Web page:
Squash is the name of two indoor racquet sports, squash racquets and squash tennis.
Usually the term "squash" refers to squash racquets.
Squash racquets is played in a rectangular court by two or four players using a racquet similar in appearance to a badminton racquet but more sturdily constructed and strung with heavy gut. A hollow ball made of hard rubber is used.
Squash tennis is a related sport using the same court and scoring system but employing a modified tennis racquet and a livelier ball.
Singles, in which two players compete, is played in a court 32 by 18.5 feet (9.7 by 5.5 meters). A line marks the playing-height limit on the front and side walls. There is a line parallel to the back wall and 10 feet (3 meters) from it marking the floor into two areas, with an additional line dividing the rear part into equal sections for receiving serves. Across the front wall is a service line at 6.5 feet (2 meters) and a "tell-tale" or " tin" that extends 17 inches (43 cm) up from the floor.
Doubles is played on a larger court, 25 by 45 feet (7.6 by 13.7 meters). Teams of two players each alternate in striking the ball, and the scoring is the same as in singles. Women's play uses men's rules, and some mixed-doubles matches are played.
Singles play commences when one player, standing in a service box, hits the ball directly to the front wall above the service line, causing the ball to bounce on the floor in the opposite rear part of the court. A ball in play may be volleyed -hit before it bounces on the floor- or struck after it bounces once on the floor. A ball may hit the side or rear walls before or after bouncing, and a return may h it the rear or side walls as long as it strikes the front wall before bouncing on the floor. A ball touching the telltale or any out-of-court line results in a lost point for the striker, as does failure to make a good return. A player must give an opponent a fair chance to get to the ball. Inadvertent interference with an opponent brings a "let," and the point is replayed.
The winner of a point serves again, alternating service sides if he wins consecutive points. The first server of a match is determined by a spin or toss of the racquet. Thereafter, the winner of each game may choose to serve or receive. It usually takes 15 points to win a game. If a game is tied at 13-all or 14-all, there is a tie-breaker system, with 18 to 17 being the longest possible game. Most matches are the best of five games.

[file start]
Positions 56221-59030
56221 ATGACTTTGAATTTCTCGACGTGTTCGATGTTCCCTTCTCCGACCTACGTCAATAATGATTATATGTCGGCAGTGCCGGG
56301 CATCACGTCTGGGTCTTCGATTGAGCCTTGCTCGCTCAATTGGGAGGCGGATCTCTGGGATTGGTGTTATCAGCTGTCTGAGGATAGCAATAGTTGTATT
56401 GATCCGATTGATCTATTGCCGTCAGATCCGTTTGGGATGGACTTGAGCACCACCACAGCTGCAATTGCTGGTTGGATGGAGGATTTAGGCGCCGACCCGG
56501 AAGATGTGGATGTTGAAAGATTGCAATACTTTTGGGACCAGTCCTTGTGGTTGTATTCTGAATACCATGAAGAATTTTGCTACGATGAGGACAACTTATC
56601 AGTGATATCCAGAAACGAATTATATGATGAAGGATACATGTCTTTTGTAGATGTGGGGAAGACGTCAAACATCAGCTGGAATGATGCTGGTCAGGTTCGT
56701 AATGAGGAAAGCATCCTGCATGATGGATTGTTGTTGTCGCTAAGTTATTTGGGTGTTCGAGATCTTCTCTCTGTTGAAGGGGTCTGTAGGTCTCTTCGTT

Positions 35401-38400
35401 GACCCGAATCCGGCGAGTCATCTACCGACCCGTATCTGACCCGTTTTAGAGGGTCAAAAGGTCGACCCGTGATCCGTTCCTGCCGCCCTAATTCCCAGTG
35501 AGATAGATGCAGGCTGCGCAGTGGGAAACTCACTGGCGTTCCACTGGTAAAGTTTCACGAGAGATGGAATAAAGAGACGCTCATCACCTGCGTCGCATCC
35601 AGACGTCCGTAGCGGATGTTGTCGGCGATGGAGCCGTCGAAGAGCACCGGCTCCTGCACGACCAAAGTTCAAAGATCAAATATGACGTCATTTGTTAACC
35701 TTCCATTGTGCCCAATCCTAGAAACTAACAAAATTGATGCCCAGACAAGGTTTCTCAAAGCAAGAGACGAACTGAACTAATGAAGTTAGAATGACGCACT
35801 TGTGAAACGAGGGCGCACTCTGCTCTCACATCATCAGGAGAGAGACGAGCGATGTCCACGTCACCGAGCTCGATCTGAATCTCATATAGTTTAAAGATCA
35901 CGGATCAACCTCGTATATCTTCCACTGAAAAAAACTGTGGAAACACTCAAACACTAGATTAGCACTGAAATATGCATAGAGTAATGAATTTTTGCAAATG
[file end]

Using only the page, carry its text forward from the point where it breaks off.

The players try to work each other out of position and to put the ball beyond reach of a return by moving the b all around the court using the walls to angle shots- and by varying the speed of each shot- using slices, chops, and top spin. Most strokes are drives parallel to the side walls or cross-court to a corner.
History of Squash
Squash racquets was introduced into the United States in the late 1800's, evolving from the British game, played widely throughout the British Empire. The larger British court and much spongier ball, unsuited to the cooler North American climate, were modified, as was the British scoring system, which has a nine-point game with only the server scoring.
Annual championships are held in singles and doubles at various age levels. The North American Open brings together the best amateurs and professionals.
Squash tennis was developed in the United States. Tennis players introduced a pressurized, tennis-type ball and a racquet an inch shorter than in tennis. The game uses squash-racquets scoring and the squash court. The two sports differ in the speed and bounciness of the ball.
The squash ball can be "dropped" with soft shots, but the squash-tennis ball rockets around the court, demanding fast reflexes and turning ability. The squash-racquets player moves to the ball, whereas the squash-tennis player finds the ball shooting toward him.
Squash tennis was very popular from the 1880's until World War II, when balls became unobtainable because of a shortage of materials.
The sport has died out except in New York City, where it is played at a few clubs that have attempted to revive interest in it.